Help:Access to Toolforge instances with PuTTY and WinSCP
With the correct settings, a single click shell connection or file transfer is possible, and no command line input trouble is needed.
USERNAME: your username on wikitech and Toolforge
PATH-TO-YOUR-PRIVATE-KEY: the path and name of your private key file on your local system
- plink.exe (part of PuTTY suite)
- Pageant (PuTTY authentication agent, part of both the PuTTY and WinSCP suites)
How to set up PuTTY for direct access to your Toolforge account
You are likely going to set up connections to each of the login servers:
The remaining configuration options are identical for all login servers. Of course, you may prefer screen and scroll buffer sizes of your choice:
Adding a keep-alive time will prevent your connection from dropping when inactive.
How to set up WinSCP for direct access to your Toolforge account
With WinSCP you must setup a site pointing to the adequate hostname and change the advanced settings to use your private key file on the authentication tab.
After connecting to your Toolforge account with WinSCP, you may then wish to connect to a particular TOOL account directory (e.g. foobot, or my-tool, etc). Following are instructions (using WinSCP v5.5.0).
- Access the root directory by clicking the root directory icon. (A folder icon with a backwards slash in the right/remote pane of WinSCP) You will now be in /<root>.
- Scroll down to the the data directory and double click to access.
- Next double-click on the project directory. (accessing some of these directories may take several seconds, so be patient)
- Scroll down to the tool of your choice and double-click. You are now in your chosen TOOL directory.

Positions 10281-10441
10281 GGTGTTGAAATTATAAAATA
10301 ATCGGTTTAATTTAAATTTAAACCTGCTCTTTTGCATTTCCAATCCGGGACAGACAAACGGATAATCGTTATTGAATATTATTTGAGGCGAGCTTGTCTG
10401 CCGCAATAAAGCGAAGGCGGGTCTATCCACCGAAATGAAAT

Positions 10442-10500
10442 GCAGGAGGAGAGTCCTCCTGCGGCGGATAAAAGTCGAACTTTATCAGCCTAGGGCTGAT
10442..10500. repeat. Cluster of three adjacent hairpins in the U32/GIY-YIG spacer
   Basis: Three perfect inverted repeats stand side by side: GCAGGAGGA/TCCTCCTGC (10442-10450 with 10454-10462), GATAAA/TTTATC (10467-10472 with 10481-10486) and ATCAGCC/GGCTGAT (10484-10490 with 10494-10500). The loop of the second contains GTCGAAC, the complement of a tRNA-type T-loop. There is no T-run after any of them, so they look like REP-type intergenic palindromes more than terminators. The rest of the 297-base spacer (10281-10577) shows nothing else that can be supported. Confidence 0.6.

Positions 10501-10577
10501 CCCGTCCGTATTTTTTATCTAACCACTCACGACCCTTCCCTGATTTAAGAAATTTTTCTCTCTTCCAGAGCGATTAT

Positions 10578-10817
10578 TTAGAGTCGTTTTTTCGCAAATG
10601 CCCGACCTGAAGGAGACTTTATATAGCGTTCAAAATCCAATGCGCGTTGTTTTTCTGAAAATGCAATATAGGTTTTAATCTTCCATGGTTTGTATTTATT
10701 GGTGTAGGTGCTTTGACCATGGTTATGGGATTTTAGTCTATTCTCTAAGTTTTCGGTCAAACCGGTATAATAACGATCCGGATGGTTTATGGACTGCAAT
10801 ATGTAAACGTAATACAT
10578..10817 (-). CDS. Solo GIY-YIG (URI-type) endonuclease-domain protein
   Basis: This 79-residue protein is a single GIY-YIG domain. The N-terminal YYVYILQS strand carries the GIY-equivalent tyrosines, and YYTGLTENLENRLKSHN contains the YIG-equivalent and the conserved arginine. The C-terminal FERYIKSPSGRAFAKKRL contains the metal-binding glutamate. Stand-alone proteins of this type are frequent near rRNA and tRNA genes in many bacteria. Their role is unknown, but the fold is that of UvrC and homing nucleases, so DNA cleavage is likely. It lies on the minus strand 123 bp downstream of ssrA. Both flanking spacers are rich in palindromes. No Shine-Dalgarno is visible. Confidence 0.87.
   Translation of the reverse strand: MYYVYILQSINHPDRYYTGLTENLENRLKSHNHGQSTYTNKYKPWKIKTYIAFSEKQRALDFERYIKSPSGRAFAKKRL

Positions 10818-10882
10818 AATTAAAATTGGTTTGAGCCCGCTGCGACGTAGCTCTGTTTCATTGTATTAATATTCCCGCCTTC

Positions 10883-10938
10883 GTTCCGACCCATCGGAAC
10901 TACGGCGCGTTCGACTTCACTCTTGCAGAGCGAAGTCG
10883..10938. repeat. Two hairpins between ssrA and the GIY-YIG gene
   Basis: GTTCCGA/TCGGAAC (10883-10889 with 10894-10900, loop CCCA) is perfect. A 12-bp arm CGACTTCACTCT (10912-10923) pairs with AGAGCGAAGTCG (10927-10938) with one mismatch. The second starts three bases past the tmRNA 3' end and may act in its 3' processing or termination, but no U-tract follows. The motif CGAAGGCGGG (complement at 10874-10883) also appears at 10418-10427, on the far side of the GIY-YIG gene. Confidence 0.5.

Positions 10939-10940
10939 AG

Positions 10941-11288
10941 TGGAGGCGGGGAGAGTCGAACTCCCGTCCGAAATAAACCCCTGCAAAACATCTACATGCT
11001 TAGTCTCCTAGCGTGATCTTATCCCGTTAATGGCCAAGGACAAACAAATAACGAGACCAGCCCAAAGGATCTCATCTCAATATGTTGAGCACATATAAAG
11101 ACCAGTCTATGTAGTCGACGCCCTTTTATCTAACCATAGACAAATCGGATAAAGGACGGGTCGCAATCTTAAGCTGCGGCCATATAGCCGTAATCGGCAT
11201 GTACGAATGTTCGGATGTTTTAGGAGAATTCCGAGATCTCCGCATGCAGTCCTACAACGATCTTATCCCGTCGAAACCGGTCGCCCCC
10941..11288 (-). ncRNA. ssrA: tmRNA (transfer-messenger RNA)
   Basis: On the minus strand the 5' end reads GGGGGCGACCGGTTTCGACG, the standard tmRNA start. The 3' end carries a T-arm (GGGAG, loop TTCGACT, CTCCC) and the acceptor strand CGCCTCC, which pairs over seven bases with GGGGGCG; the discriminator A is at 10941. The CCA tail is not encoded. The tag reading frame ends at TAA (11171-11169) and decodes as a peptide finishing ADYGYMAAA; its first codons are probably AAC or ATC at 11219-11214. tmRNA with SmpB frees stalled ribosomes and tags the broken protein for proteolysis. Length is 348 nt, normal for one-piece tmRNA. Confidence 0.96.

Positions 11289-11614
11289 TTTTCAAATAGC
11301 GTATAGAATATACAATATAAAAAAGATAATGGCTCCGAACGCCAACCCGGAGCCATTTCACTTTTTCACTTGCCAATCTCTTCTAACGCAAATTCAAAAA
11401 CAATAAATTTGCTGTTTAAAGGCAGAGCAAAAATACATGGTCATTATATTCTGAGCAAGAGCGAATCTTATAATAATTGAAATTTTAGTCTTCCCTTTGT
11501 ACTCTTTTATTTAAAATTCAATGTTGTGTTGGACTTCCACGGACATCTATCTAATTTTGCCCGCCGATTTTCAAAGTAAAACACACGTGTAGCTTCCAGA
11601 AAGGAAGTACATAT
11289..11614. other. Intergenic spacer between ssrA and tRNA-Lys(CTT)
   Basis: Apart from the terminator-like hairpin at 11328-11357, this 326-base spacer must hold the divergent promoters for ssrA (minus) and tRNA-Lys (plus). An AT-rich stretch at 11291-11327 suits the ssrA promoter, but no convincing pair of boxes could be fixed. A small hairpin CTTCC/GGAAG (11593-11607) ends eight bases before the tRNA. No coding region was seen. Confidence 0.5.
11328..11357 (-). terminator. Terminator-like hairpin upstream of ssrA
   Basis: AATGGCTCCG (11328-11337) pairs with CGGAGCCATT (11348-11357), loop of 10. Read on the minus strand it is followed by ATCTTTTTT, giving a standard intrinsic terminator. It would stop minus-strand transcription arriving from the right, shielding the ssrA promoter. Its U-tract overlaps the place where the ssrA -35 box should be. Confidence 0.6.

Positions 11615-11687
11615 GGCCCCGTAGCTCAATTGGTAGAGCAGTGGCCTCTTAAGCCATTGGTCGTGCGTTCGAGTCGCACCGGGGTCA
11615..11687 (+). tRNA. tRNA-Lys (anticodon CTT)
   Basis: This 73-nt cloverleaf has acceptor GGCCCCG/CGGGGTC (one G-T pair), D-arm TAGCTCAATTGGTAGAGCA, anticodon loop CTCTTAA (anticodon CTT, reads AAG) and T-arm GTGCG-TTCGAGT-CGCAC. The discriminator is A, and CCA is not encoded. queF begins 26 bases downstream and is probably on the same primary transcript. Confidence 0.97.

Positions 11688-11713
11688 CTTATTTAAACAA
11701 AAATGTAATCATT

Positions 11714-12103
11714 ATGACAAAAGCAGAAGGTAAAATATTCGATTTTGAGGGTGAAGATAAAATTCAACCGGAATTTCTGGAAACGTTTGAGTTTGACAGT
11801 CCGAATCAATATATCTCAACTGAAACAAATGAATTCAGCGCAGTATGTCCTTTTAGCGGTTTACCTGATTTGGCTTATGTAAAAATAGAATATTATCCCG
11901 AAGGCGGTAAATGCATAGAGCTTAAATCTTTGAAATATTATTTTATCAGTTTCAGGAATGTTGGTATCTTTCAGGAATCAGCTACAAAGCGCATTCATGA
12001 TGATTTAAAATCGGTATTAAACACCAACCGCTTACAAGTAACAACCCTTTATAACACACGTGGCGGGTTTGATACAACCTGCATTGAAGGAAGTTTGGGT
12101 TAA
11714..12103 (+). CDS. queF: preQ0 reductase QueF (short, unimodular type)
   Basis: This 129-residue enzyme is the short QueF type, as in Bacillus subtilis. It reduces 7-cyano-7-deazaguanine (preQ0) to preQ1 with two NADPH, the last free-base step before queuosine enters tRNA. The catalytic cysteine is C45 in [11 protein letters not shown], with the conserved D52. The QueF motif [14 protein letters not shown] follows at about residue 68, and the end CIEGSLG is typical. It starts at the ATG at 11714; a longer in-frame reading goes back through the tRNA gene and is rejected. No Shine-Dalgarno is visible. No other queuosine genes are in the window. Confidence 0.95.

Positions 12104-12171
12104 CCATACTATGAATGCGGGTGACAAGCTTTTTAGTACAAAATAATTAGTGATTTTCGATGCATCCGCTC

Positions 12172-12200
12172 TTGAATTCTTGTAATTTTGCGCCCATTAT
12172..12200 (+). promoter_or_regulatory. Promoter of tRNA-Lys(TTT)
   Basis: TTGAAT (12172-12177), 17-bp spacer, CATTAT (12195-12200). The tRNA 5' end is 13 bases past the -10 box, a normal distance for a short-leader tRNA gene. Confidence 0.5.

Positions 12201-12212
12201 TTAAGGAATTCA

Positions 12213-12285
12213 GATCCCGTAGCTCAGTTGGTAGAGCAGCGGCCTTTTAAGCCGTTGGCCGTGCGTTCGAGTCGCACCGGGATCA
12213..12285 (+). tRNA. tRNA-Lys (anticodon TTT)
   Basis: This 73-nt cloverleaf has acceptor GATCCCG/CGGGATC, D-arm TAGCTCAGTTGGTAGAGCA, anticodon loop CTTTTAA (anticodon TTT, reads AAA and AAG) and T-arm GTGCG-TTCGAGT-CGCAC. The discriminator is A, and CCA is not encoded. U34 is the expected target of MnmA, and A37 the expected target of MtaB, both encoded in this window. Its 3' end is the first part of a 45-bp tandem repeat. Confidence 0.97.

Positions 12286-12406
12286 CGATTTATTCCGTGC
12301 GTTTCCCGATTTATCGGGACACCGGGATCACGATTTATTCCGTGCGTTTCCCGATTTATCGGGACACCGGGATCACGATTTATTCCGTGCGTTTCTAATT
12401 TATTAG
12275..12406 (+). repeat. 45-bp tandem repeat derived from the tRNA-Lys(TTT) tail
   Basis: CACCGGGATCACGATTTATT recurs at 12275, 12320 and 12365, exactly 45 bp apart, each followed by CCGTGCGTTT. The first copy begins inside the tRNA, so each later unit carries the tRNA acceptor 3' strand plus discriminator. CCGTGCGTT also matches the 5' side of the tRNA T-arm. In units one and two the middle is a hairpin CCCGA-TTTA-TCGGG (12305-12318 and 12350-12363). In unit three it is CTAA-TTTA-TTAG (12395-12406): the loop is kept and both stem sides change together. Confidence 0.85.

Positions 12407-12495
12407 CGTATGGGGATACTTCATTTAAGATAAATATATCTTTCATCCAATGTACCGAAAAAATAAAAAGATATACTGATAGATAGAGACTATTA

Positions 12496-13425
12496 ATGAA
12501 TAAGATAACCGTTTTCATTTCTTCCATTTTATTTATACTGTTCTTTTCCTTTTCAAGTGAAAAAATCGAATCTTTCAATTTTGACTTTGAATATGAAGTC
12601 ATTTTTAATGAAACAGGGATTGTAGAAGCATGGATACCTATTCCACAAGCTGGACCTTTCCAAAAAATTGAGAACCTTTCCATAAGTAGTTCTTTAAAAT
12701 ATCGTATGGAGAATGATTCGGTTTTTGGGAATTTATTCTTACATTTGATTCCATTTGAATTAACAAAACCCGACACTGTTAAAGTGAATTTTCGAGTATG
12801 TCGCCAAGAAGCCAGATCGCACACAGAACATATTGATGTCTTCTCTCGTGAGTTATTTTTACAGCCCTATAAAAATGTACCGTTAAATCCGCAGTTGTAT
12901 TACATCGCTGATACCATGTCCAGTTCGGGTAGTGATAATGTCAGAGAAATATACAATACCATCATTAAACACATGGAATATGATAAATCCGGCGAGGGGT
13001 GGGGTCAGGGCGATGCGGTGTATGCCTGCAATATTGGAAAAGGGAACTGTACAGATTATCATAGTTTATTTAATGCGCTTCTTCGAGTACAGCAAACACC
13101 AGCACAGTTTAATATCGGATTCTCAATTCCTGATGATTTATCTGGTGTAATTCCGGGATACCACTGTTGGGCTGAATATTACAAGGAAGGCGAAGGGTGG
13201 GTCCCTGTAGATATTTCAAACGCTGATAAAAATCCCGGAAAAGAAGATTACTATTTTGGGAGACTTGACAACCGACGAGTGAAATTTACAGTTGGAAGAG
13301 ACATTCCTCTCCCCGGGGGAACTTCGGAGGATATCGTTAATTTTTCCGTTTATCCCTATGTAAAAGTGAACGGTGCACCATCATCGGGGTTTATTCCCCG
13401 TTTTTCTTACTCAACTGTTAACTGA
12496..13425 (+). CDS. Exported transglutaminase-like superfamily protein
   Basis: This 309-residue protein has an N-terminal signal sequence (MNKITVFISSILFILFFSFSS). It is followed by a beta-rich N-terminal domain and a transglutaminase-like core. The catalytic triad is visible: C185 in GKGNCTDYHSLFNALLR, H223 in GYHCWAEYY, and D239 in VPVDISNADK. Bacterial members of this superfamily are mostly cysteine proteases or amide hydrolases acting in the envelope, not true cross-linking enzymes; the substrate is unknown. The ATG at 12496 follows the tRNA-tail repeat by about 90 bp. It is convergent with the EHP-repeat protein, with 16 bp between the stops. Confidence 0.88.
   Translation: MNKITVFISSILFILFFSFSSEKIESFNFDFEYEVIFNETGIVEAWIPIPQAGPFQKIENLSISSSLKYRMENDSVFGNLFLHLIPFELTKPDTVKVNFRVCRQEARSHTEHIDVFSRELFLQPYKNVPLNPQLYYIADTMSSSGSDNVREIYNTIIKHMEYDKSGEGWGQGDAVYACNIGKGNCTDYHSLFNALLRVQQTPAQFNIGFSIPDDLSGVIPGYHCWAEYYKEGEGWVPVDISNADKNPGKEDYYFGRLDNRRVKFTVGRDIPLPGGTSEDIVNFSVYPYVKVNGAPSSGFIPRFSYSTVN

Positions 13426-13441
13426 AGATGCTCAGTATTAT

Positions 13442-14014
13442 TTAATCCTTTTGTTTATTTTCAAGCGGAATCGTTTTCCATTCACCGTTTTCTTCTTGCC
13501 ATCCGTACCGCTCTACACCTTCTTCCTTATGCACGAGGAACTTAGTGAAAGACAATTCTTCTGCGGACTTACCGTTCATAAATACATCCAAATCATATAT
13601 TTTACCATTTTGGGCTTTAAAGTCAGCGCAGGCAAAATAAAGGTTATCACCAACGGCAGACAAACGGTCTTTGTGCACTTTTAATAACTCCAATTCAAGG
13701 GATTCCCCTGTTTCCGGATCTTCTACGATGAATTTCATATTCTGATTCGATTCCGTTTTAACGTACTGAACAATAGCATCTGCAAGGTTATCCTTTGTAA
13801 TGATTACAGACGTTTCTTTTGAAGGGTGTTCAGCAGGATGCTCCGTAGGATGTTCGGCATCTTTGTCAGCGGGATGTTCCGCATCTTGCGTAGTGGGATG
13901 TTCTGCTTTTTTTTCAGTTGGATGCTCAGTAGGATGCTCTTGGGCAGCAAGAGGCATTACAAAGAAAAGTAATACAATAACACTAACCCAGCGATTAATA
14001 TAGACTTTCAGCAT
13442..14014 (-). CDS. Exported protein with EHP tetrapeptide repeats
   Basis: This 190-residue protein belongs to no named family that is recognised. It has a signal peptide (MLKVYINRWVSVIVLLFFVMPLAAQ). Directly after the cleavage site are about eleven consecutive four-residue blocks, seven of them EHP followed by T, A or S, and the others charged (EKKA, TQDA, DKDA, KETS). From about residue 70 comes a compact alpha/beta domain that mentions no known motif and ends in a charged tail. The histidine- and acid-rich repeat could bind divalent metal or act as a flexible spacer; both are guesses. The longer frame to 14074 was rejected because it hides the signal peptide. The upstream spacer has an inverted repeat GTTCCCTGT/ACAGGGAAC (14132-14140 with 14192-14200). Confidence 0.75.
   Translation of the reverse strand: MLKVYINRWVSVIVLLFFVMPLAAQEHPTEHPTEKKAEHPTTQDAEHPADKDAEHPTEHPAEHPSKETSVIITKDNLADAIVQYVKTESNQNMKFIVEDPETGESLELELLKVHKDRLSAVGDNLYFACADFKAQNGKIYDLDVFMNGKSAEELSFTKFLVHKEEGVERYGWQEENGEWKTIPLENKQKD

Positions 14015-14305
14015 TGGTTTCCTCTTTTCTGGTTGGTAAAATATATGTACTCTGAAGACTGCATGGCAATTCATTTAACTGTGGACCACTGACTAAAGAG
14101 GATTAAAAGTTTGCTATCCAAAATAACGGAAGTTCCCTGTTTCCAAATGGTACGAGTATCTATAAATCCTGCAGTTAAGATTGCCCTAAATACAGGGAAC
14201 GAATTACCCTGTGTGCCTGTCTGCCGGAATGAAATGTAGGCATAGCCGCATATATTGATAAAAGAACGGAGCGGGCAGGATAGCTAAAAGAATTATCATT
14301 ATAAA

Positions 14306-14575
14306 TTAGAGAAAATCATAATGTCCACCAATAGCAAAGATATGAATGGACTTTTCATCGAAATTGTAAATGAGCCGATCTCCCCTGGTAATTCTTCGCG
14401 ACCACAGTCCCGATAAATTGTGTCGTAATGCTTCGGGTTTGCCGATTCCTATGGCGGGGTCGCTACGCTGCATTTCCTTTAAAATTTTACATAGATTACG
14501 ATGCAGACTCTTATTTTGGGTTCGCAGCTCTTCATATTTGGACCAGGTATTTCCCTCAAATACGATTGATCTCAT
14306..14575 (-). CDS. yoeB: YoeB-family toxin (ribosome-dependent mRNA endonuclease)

To get back to your Toolforge account directory click the root directory icon again, then home, then scroll down to your username directory and double-click.
Troubleshooting permissions errors
Sometimes the file system permissions on the tool's directory (
/data/project/$TOOL) can get messed up and be missing the group write permission. You can check the current permissions by logging into a bastion and showing the directory:
$ ssh tools-login.wmflabs.org $ ls -ld /data/project/bd808-test drwxrwsr-x 7 tools.bd808-test tools.bd808-test 4096 Jul 19 15:07 /data/project/bd808-test/
The "drwxrwsr-x" section in the output above is the directory permissions. Each letter tells you something about the permissions mask on the file system:
- "d" - this is a directory.
- "rwx" - These are the permissions for the directory's owning user. "r" - read, "w" - write, "x" - eXecute.
- "rws" - These are the permissions for the directory's owning group. "r" - read, "w" - write, "s" - sticky. Sticky implies execute and also attempts to set the same group ownership on all new files and directories created inside the directory.
- "r-x" - These are the permissions for "other" users (users who are not the owner or in the owning group). The "-" means that other users cannot write to this directory.
Your user should be a member of the owning group for the directory. When you cannot upload files the problem is often that the "w" write permission is missing for the group on either the tool's directory itself or on a subdirectory or file that you are trying to change. Fixing that is as easy as logging into a bastion, becoming the tool, and changing the permissions:
$ ssh tools-login.wmflabs.org $ become $MY_TOOL $ chmod -R g+w /data/project/$MY_TOOL # Recusively grant write permission to the group on all files and directories.